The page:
Mass. Gov. Hopefuls Clash In Final Campaign Debate

Republican Massachusetts gubernatorial candidate Charles Baker is defending a 1998 memo he wrote warning that spending on the Big Dig construction project could force "draconian" cuts to other transportation projects and recommending they be considered only after his boss was re-elected.

The memo was written to then-Gov. Paul Cellucci during Baker's tenure as state budget chief. Baker said Monday during the last televised debate in the race for governor the memo was meant to highlight his concern about overall state spending.

"The memo that I wrote was about my concern about state spending overall and the growth in spending on the state side which had been growing at a significant rate," Baker said when asked about the memo. "We were continuing to grow the level of spending that we were seeing on the statewide side at the same time we had a fixed set of expenses associated with the Dig."

Pressed by moderator and former ABC News anchor Charles Gibson about why he told lawmakers publicly in 1998 that he couldn't see how anyone could argue that spending on the massive highway project was drawing money away from other road and bridge projects while privately appearing to hold a different view.

Baker said "you write a memo like that to your boss to raise issues and concerns."

Democratic incumbent Gov. Deval Patrick criticized Baker for sticking the memo "in a drawer" instead of making it public at the time.

Patrick said everyone knew the Dig financing was flawed from the start. "It turned out that Charlie knew it was flawed from the start and for political reasons didn't make that public," Patrick said.

Independent candidate Timothy Cahill, trailing in polls behind Patrick and Baker, also criticized Baker for not making the memo public at the time.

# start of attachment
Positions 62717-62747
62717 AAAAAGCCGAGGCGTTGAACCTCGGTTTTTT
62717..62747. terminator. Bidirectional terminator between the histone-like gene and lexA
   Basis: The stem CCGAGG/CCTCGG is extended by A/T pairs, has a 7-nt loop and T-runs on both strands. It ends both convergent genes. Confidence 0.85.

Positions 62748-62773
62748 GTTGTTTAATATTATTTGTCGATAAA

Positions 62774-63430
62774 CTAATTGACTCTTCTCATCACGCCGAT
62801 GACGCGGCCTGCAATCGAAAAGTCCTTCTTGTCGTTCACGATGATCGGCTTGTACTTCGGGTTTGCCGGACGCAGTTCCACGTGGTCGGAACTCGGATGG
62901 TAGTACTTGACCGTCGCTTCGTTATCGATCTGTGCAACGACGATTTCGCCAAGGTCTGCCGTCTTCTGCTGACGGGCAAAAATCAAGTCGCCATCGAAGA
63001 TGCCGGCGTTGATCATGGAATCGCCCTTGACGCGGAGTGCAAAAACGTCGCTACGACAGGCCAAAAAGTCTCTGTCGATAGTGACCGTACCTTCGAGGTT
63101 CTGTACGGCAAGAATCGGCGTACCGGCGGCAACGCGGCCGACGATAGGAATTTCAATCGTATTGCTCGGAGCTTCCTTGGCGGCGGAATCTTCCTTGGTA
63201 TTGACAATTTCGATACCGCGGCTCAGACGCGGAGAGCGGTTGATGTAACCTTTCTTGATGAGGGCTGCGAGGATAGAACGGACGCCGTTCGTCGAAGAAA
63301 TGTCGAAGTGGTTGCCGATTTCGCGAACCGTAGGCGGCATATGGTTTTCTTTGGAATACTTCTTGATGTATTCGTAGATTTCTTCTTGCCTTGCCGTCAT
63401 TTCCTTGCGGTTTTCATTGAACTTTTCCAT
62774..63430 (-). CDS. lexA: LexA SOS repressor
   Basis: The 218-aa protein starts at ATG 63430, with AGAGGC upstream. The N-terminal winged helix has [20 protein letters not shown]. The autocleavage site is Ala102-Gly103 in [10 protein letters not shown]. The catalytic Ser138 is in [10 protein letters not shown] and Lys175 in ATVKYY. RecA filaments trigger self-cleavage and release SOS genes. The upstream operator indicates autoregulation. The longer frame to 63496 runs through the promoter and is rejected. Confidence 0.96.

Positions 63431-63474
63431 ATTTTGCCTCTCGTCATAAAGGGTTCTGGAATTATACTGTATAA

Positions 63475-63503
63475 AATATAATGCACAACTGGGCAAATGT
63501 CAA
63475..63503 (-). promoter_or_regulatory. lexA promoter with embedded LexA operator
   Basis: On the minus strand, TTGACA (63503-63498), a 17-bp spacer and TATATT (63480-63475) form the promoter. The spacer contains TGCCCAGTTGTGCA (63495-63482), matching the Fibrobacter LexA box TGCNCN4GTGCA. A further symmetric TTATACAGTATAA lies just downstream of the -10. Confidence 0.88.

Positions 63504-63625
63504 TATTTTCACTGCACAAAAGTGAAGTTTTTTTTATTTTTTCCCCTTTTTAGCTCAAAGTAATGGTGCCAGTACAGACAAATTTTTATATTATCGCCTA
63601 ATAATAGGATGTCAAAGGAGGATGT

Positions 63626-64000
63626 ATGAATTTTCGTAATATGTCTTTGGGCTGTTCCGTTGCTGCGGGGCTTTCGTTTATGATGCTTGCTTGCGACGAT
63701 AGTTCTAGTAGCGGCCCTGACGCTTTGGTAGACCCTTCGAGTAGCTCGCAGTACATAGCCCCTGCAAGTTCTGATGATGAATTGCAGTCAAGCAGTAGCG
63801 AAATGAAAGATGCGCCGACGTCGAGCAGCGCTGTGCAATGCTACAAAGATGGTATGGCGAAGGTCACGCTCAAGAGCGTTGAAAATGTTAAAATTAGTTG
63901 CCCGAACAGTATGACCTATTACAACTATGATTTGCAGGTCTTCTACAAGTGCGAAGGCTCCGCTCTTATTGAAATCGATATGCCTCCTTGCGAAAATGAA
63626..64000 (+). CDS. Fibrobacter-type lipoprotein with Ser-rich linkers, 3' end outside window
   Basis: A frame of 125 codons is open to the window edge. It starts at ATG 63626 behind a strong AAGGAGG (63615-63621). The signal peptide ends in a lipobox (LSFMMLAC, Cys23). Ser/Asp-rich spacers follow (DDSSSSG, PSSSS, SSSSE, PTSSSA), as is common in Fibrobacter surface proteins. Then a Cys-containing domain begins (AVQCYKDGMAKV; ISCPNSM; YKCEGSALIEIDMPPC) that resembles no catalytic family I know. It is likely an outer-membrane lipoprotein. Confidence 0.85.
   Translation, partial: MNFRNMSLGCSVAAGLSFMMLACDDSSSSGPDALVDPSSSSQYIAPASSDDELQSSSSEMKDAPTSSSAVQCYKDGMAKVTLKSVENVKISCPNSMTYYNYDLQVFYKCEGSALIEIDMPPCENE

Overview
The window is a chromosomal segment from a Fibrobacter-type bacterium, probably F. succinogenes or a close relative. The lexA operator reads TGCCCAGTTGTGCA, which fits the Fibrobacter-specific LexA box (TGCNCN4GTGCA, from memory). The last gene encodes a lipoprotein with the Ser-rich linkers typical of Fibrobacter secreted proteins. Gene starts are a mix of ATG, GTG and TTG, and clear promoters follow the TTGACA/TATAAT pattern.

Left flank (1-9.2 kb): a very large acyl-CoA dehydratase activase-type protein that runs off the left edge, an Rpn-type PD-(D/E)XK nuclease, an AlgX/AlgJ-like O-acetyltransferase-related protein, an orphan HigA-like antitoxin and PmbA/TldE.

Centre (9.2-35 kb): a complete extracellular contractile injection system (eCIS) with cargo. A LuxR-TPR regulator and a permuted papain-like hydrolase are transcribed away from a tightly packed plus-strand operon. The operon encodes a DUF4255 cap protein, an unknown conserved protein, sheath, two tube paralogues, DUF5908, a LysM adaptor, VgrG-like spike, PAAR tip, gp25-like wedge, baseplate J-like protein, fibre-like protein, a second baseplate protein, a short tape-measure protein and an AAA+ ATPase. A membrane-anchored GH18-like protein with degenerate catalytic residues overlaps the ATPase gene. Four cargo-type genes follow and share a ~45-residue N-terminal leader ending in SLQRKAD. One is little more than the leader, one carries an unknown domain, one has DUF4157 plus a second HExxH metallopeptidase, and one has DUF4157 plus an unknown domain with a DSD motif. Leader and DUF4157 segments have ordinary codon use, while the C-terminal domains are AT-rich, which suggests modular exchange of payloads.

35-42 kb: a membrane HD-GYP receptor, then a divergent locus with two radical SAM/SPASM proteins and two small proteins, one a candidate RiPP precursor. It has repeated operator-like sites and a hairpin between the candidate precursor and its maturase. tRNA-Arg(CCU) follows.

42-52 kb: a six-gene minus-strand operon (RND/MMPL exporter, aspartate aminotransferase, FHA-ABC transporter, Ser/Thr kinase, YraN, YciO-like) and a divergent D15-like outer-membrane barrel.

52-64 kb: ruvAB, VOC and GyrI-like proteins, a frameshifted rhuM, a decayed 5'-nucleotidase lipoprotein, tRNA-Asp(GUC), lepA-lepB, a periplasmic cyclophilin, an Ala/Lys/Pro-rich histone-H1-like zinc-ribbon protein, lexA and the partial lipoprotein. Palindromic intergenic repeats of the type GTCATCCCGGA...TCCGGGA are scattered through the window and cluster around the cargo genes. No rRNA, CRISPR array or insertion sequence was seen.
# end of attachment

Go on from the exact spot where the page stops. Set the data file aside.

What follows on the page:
"I think that what people are looking for is for us to be straight when we are running for office, not to lie to them or not to misrepresent or to say something quietly when it should be said publicly," Cahill said.

In the memo, Baker writes that "the financing plan for transportation spending between FY 1999 and FY 2003 is starting to seem surreal," and warns that there is at least a $100 million deficit in the road and bridge construction budget during the first year alone, yet it "is more like" $350 million annually.

Baker blames peak construction at the Big Dig writing, "Its rate of spending is simply amazing," and adding that instead of preparing for federal highway spending cuts, the state deferred much of its spending on road and bridge projects outside the Big Dig to three years' worth of future budgets, between 1999 and 2001.

Under a section labeled "Remedies," Baker writes, "At some point, someone is going to have to take draconian measures to deal with the transportation spending plan," listing remedial steps for Cellucci to propose "after Nov. 5th" - Election Day in 1998.

The Big Dig, which buried an elevated highway in a series of tunnels beneath downtown Boston, ended up costing about $15 billion and was plagued by delays and cost overruns.

The hourlong debate also touched on jobs and the best way to revive the state's economy.

Baker faulted Patrick for failing to do enough to rein in government spending and jump-start the economy, pointing to the loss of more than 20,000 jobs in September.

Baker promised to push lower taxes and reduce red tape for businesses and said he'd put a moratorium on new regulations for businesses and push a series of "reforms" that he said would address a looming $2 billion budget gap.

Patrick said that the state is already moving in the right direction, and conceded more work needs to be done.

Green-Rainbow candidate Jill Stein also participated in the debate, portraying herself as the true outsider

"Things are great for the fortunate few," she said, "but ordinary people are really struggling."

The televised meeting was the final debate in a long campaign season in which the candidates clashed in 16 other forums.

Election day is Nov. 2.

This program aired on October 25, 2010. The audio for this program is not available.


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